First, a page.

PROLOR Shares Higher as EMA, EC Grant Orphan Drug Status for HGH-CTP
PROLOR Biotech, Inc. (NYSE: PBTH) shares are up 3.4 percent today following news the European Commission and the European Medicines Agency (EMA) have granted orphan drug designation to hGH-CTP, PROLOR's longer-acting version of human growth hormone in development for the treatment of growth hormone deficiency. PROLOR will receive 10 years of marketing exclusivity in Europe for hGH-CTP, beginning at product launch. This is the first time a growth hormone product has received orphan drug designation in Europe.
In Phase II studies in growth hormone-deficient adults, hGH-CTP was safe and well tolerated, and it demonstrated the potential to be administered once-weekly, replacing seven daily injections of currently marketed human growth hormone. These results enabled PROLOR to initiate a Phase II trial in children with growth hormone deficiency and to proceed with plans for a Phase III trial in growth hormone-deficient adults, which is scheduled to begin later this year.
"By reducing the dosing frequency to just one injection every week, our longer-acting human growth hormone has the potential to improve the lives of the many individuals with growth hormone deficiency," said Dr. Abraham Havron, CEO of PROLOR. "We believe this European orphan drug designation further confirms that hGH-CTP may provide significant benefits to patients. We also believe that the designation will prevent any other long-acting recombinant growth hormone from being marketed in Europe for 10 years after the launch of hGH-CTP, expanding the breadth of the marketing exclusivity we have already received from our U.S. orphan drug designation."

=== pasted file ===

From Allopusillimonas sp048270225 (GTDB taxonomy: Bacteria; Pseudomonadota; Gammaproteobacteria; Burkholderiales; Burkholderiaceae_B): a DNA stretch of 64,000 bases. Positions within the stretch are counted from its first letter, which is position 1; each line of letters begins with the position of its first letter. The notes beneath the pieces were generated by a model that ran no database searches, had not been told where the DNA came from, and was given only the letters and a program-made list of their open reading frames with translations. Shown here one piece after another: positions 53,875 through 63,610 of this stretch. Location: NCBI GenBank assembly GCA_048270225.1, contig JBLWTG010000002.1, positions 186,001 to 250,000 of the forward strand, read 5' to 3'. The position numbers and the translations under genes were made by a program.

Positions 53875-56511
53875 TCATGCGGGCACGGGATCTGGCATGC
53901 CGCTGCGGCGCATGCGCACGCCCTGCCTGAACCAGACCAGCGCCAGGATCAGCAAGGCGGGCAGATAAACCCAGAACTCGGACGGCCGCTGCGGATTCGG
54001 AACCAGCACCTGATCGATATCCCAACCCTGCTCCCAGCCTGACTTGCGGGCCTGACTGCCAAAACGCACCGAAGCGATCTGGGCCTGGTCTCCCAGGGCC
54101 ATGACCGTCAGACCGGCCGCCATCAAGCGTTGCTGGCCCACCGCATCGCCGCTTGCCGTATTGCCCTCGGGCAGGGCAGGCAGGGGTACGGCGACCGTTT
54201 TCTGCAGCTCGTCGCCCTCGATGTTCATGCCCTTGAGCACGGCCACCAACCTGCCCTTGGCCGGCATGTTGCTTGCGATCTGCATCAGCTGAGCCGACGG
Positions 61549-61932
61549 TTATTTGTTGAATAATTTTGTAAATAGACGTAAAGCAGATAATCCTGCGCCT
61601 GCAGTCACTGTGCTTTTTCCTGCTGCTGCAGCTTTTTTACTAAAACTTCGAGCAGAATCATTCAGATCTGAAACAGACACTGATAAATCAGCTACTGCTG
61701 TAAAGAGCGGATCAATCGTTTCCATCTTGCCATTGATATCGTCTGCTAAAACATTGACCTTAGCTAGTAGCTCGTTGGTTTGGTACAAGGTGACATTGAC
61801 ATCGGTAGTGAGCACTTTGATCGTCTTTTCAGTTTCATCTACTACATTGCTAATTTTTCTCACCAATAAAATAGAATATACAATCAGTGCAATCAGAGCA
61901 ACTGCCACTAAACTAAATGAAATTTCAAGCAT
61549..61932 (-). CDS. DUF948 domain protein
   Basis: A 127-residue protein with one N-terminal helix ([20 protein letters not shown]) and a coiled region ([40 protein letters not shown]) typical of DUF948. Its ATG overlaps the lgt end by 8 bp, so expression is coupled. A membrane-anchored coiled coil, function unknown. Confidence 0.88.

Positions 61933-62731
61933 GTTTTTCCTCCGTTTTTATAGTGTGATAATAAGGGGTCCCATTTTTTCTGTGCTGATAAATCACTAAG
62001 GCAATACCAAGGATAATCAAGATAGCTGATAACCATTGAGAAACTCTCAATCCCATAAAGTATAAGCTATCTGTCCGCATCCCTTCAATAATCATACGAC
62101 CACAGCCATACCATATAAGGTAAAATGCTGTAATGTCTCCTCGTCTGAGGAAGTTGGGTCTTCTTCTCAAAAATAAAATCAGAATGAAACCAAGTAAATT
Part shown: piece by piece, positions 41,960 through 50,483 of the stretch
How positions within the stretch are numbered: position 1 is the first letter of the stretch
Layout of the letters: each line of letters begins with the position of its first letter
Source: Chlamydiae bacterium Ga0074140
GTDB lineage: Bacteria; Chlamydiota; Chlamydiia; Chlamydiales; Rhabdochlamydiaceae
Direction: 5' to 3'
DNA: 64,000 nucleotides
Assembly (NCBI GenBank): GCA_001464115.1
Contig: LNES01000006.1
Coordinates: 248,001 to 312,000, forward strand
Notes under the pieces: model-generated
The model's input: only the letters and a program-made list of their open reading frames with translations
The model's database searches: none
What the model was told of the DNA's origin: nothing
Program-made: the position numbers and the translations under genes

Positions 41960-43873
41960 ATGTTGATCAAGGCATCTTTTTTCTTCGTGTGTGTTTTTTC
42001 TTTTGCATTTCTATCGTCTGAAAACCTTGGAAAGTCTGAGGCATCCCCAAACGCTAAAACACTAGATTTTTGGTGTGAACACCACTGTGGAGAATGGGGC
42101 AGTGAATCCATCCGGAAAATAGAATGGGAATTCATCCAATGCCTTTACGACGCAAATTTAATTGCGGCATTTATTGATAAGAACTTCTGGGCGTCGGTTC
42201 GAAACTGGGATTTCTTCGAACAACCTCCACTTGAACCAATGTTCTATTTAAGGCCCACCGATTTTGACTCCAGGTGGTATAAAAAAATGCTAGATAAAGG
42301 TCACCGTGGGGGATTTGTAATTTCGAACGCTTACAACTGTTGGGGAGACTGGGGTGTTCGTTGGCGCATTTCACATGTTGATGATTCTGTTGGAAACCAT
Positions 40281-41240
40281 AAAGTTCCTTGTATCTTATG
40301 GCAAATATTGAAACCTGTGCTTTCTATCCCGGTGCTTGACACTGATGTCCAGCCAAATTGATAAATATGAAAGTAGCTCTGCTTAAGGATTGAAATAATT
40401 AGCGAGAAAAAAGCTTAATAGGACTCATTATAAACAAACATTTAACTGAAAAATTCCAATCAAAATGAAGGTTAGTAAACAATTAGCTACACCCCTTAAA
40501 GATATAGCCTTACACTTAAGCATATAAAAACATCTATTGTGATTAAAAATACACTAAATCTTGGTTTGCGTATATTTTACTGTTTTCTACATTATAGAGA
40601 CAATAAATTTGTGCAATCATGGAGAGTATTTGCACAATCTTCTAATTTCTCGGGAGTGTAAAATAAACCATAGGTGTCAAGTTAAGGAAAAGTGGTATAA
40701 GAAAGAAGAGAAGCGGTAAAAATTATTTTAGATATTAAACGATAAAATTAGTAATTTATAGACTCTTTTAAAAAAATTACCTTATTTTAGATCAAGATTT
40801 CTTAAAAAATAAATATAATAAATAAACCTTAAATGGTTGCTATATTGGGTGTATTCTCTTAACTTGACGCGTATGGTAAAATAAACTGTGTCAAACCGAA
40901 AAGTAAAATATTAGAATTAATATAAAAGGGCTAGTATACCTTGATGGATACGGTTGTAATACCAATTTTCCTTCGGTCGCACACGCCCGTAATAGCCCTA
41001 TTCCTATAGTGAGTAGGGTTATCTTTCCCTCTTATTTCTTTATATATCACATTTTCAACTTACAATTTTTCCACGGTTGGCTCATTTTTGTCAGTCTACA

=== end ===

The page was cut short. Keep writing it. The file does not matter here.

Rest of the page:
PROLOR's hGH-CTP received orphan drug designation in the U.S. in October, 2010. The U.S. Orphan Drug Act of 1983 provides for seven years of market exclusivity, reductions in regulatory fees, certain tax credits and additional regulatory support.
Medicinal products intended for rare diseases in the European Union can receive an orphan drug designation based on defined criteria. These include relatively low prevalence, the fact that the disease is life-threatening or for a serious and chronic condition, and the lack of a satisfactory method of prevention or treatment of the condition. If a method currently exists, the orphan candidate must be of significant benefit to those affected by the condition.
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